## Fluids

Topics relate to Fluent, CFX, Turbogrid and more

#### outlet type in boundary conditions

• peppers
Subscriber

I want to know what the temperature is at the outlet when the air at the inlet is 270K convected so that the temperature will rise when it comes out at the outlet, the data I have is the air velocity. so i use velocity-inlet in the inlet. what type should i use in the outlet to know the temperature there? (the velocity at the inlet and outlet is the same, according to the law of continuity)

• SRP
Ansys Employee

Hi,

You can use the "Outlet" boundary condition in ANSYS Fluent. For more details please refer to fluent user's guide: 7.4. Boundary Conditions (ansys.com)

By setting up the outlet boundary condition, ANSYS Fluent will calculate the flow properties at the outlet based on the specified static temperature, and you will be able to obtain the temperature distribution and other flow properties at the outlet during the simulation or in the post-processing stage.

Thank you.

• peppers
Subscriber

is there another name for the 'outlet' type in outlet? because i didn't find it in ansys student 2023

• Rob
Ansys Employee

Pressure outlet.

• peppers
Subscriber

However, when using the "pressure-outlet" boundary condition, you need to input data such as pressure and back flow temperature. In my case, I only have velocity data, and I am trying to find the temperature at the outlet. If I input a value for the back flow temperature, let's say 300K, the outlet temperature becomes 300K. Is there a solution for this?

• NickFL
Subscriber

What velocity data do you have? The CFD software will compute a velocity distribution across the outlet face. Do you have such a distribution or an "average" velocity? Typically, we like to use a velocity condition at the inlet or outlet and a pressure condition at other. Mathematically, this works best.

As you said, the temperature that is specified at the outlet is a backflow temperature. But this means that the value will only be used IF the flow is re-entering the domain at this point. If all the flow is leaving the domain at the outlet (typically what we want) then the backflow temperature is not used. The computed outlet temperature would come from the convected fluid upstream. If you specify the backflow temperature of 300K, this does NOT mean the solution must have a temperature of 300K at the exit.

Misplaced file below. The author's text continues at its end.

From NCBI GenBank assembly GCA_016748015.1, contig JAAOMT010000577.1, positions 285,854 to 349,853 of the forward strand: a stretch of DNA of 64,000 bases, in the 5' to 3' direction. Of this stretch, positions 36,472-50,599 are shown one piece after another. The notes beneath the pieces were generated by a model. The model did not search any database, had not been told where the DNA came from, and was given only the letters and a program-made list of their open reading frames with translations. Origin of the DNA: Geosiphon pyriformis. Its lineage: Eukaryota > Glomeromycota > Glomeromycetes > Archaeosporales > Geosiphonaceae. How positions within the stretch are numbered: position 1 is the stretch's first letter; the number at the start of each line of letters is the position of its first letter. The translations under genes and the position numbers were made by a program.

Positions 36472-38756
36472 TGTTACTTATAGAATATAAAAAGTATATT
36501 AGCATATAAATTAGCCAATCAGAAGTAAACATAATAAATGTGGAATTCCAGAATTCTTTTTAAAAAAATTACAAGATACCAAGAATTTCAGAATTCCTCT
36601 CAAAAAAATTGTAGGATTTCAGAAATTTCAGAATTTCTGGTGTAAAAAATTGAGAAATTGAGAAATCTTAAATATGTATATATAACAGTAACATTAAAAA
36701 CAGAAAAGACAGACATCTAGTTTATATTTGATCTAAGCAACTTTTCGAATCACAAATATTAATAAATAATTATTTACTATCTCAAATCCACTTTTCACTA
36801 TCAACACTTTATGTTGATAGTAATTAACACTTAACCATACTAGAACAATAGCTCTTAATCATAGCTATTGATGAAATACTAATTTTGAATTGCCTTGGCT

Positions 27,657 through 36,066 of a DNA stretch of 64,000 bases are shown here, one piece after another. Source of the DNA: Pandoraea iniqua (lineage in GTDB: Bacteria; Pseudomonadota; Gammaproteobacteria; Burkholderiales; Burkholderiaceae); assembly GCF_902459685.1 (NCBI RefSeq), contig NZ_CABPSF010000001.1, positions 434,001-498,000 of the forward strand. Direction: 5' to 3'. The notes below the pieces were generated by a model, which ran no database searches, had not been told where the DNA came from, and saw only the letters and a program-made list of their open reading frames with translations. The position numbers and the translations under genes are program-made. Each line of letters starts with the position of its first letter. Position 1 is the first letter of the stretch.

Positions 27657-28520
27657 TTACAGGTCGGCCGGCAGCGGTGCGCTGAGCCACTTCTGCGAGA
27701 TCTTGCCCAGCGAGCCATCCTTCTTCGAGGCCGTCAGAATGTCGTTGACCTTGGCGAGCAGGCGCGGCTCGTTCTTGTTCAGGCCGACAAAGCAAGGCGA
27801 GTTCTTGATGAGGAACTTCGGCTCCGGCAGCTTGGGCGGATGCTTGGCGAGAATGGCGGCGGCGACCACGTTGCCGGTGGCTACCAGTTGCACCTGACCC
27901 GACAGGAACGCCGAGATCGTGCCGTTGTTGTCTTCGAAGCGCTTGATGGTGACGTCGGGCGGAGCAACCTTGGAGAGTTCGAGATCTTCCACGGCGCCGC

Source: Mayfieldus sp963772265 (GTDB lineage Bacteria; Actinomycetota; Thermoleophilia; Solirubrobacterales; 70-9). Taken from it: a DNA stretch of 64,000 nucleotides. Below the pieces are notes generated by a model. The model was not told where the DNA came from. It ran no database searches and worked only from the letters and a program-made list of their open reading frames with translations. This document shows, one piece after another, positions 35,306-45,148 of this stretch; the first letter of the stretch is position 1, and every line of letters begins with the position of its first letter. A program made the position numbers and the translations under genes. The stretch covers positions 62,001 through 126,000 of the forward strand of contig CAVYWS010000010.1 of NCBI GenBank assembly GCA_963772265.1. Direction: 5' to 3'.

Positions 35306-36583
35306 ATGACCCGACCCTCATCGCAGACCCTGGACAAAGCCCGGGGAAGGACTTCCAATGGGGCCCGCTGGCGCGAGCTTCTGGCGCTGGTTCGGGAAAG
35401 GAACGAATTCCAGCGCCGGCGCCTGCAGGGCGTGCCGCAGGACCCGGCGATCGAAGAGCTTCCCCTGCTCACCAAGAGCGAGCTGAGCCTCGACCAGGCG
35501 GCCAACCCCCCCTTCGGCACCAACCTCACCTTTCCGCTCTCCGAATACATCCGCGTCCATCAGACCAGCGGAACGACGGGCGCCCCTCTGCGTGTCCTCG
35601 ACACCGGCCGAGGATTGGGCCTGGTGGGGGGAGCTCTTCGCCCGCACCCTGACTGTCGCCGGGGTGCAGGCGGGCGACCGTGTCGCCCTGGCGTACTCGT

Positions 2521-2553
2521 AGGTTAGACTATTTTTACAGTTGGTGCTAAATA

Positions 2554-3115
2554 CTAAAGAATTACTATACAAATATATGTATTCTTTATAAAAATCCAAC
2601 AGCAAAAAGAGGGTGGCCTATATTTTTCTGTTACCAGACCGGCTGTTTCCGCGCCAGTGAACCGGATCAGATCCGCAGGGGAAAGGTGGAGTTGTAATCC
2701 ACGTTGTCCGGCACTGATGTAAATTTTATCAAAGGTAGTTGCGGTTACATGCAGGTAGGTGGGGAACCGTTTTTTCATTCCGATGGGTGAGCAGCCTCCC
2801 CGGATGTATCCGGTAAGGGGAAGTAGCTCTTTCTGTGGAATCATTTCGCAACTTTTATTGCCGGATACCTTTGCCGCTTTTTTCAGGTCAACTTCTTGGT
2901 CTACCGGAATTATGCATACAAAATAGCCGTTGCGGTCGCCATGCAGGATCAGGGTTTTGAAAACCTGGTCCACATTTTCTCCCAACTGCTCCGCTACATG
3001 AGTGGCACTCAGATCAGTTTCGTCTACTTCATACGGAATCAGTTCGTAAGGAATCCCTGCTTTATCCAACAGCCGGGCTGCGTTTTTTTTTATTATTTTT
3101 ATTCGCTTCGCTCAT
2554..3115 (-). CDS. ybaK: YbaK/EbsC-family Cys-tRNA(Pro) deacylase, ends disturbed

• peppers
Subscriber

the data that I have is the average air velocity data from the blower as forced convection.

How do I prevent the back flow temperature from being used so that I can find out the temperature at the outlet every certain time (transient) using the pressure-outlet? because I entered the velocity-inlet and pressure-outlet with a back flow temperature of 300K and the result is a temperature at the outlet of 300K (meaning the back flow temperature is active).

btw does this also apply to the boundary condition outflow type? because I also tried using velocity-inlet and outflow and the result is that the temperature at the outlet follows the temperature that I input in the velocity-inlet

• NickFL
Subscriber

How do I prevent the back flow temperature from being used so that I can find out the temperature at the outlet every certain time (transient) using the pressure-outlet? because I entered the velocity-inlet and pressure-outlet with a back flow temperature of 300K and the result is a temperature at the outlet of 300K (meaning the back flow temperature is active).

Does it report a “Reversed Flow on ### of faces (X% area) of pressure-outlet” when solving? This is telling you how much of the outlet has flow returning to the domain. These numbers should be small or ideally not even reported because they are zero. One way to remove them is to extend your domain so that all the flow is leaving an not entering where you have an exit.

btw does this also apply to the boundary condition outflow type? because I also tried using velocity-inlet and outflow and the result is that the temperature at the outlet follows the temperature that I input in the velocity-inlet

Generally it is a good practice to avoid the outlfow type boundary condition in Fluent. Read the link SRP provided above.

I should mention that my statement above about have the pressure/velocity conditions at the outlet/inlet is for subsonic flow. The mathematics of compressible flow require the conditions upstream.